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To fuel $53 million Ponzi scheme, Pinellas man stole parents' identities, feds say

TAMPA — Only two years after being released from prison for fraud and still on probation, Michael Greenberg was at it again, federal officials say.

Greenberg, 50, of Largo was arrested and charged with defrauding his family, friends and investors in a $53 million Ponzi scheme that began in 1998, the U.S. Attorney's Office said Friday.

He lied and deceived others, and stole his own parents' identities, to persuade more than 30 banks, investors, family members and the Small Business Administration to give him money to fuel the fraud, according to a complaint filed Thursday in the U.S. District Court for the Middle District of Florida.

Greenberg did make some payments back to investors during the Ponzi scheme, officials said, but still managed to steal more than $15.5 million of their money.

Neither Greenberg nor his attorney could be reached Friday evening.

Greenberg committed the fraud in the same manner he had several years before, the complaint said.

In 1992, Greenberg was sentenced to 46 months in federal prison for wire fraud and money laundering. When interviewed by agents in 1990, he admitted stealing more than $1 million from his father, using his family's auto salvage business to his advantage and swindling money from others, the complaint said.

He was released from prison on June 21, 1996.

Two years later, it started again, officials said, when Greenberg obscured his criminal past to obtain an automobile dealer's license and to start Pure Class, a luxury auto business in Largo.

The business based on lies equipped Greenberg to build his fraud, the complaint said.

Greenberg stole his mother's and father's identities to mortgage their house and use their real estate holdings as collateral to obtain $7.5 million from two banks, the affidavit said. In order to do this, the complaint said, Greenberg stole a notary stamp and forged signatures of his parents and the notary.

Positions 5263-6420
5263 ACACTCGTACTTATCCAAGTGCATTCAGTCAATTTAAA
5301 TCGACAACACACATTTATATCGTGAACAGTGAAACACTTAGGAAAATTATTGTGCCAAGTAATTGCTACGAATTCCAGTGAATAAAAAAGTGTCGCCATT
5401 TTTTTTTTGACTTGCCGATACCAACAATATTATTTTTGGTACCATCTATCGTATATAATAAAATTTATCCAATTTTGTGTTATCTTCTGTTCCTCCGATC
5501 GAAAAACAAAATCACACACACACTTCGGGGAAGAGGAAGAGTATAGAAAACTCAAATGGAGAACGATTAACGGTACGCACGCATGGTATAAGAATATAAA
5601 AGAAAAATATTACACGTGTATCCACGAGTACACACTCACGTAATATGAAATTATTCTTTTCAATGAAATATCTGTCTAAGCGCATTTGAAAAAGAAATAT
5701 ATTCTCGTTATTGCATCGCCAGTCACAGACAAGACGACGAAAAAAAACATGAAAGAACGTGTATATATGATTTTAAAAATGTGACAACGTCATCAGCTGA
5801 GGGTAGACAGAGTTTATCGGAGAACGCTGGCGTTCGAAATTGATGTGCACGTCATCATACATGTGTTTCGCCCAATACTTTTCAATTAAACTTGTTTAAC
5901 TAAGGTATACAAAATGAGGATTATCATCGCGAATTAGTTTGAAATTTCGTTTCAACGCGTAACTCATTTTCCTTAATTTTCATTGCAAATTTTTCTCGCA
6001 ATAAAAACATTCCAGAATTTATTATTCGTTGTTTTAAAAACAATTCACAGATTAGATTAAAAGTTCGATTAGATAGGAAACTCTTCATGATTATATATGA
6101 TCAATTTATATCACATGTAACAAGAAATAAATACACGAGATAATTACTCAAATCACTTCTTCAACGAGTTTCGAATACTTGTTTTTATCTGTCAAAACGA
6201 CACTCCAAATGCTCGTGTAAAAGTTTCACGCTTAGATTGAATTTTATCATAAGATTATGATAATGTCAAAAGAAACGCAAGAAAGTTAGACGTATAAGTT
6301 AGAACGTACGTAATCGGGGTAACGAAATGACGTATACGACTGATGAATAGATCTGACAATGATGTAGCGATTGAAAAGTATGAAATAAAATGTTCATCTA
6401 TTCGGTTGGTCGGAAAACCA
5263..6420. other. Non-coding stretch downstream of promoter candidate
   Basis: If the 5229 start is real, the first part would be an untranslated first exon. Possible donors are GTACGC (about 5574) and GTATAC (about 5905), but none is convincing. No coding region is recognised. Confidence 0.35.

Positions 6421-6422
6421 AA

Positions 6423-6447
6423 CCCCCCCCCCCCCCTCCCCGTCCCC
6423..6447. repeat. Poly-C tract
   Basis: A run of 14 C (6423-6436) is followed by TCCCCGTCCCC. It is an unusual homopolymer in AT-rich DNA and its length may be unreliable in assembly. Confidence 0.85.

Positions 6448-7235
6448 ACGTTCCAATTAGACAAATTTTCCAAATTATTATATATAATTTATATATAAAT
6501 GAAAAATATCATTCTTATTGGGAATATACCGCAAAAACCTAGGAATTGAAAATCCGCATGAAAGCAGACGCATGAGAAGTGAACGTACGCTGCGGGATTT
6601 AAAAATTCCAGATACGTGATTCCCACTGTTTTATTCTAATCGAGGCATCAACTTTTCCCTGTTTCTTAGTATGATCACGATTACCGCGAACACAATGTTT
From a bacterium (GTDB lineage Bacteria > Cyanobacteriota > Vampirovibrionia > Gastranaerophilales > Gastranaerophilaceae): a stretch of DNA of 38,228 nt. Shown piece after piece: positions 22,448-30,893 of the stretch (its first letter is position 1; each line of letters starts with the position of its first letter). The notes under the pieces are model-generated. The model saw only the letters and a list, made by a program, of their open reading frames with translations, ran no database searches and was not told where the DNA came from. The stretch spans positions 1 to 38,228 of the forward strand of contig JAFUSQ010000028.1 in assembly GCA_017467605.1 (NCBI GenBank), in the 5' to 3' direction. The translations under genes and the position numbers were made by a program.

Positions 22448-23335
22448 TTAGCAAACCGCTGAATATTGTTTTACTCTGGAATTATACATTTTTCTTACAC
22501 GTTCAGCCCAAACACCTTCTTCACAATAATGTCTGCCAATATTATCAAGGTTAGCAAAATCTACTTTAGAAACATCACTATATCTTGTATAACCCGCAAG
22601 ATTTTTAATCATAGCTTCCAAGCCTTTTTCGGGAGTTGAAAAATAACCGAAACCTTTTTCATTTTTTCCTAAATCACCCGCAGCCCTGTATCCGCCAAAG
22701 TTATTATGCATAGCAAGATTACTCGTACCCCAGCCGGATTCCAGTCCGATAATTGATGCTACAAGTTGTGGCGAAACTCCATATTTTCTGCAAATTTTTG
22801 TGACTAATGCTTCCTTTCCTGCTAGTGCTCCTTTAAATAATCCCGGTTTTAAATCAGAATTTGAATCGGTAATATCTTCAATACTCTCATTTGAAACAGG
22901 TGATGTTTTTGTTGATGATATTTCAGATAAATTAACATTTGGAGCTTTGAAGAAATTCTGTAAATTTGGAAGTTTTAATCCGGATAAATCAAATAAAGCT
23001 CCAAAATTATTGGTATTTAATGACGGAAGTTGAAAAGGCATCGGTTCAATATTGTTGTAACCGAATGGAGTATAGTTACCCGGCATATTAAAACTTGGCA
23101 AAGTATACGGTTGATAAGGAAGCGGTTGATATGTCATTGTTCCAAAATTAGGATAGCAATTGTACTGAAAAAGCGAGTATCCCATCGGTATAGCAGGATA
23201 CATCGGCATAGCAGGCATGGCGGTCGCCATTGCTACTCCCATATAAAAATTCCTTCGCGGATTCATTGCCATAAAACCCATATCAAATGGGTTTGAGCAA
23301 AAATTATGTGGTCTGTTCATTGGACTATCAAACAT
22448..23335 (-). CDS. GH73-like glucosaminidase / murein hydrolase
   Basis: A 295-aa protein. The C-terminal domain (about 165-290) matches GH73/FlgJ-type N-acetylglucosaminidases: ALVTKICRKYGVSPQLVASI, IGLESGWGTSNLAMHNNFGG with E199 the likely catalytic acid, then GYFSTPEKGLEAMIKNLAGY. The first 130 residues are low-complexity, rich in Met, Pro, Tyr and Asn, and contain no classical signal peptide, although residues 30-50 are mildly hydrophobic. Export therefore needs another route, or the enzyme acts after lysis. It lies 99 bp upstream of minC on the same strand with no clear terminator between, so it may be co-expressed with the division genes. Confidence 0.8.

Greenberg also is accused of assuming the identity of an Alamo rental car manager by creating a fraudulent e-mail account to show an investor that the manager had cars ready to sell to Greenberg.

At banks, Greenberg sometimes used titles of luxury vehicles he didn't own — including a Bentley, a Ferrari and a Lexus — as collateral, the complaint said.

He lured other investors into risking large amounts of money with quick returns from initial investments, but he eventually stopped payments, the complaint said.

Greenberg swindled his father-in-law, Robert Sutton, out of $1.3 million after Sutton took out a $500,000 mortgage on his home and took an additional $800,000 from savings to invest with Greenberg, officials said.

Sutton had previously invested with Greenberg during the first scheme in the '90s, and made about $5,000 on his $50,000 investment, the complaint said.

Officials said Greenberg also bilked more than $1 million out of Ronald Giglio, a corporate officer for SimDag Properties, which was the company slated to be the developer of the Trump Towers Tampa.

Shelley Rossetter can be reached at (813) 226-3374 or

To fuel $53 million Ponzi scheme, Pinellas man stole parents' identities, feds say 03/26/10 [Last modified: Friday, March 26, 2010 11:27pm]
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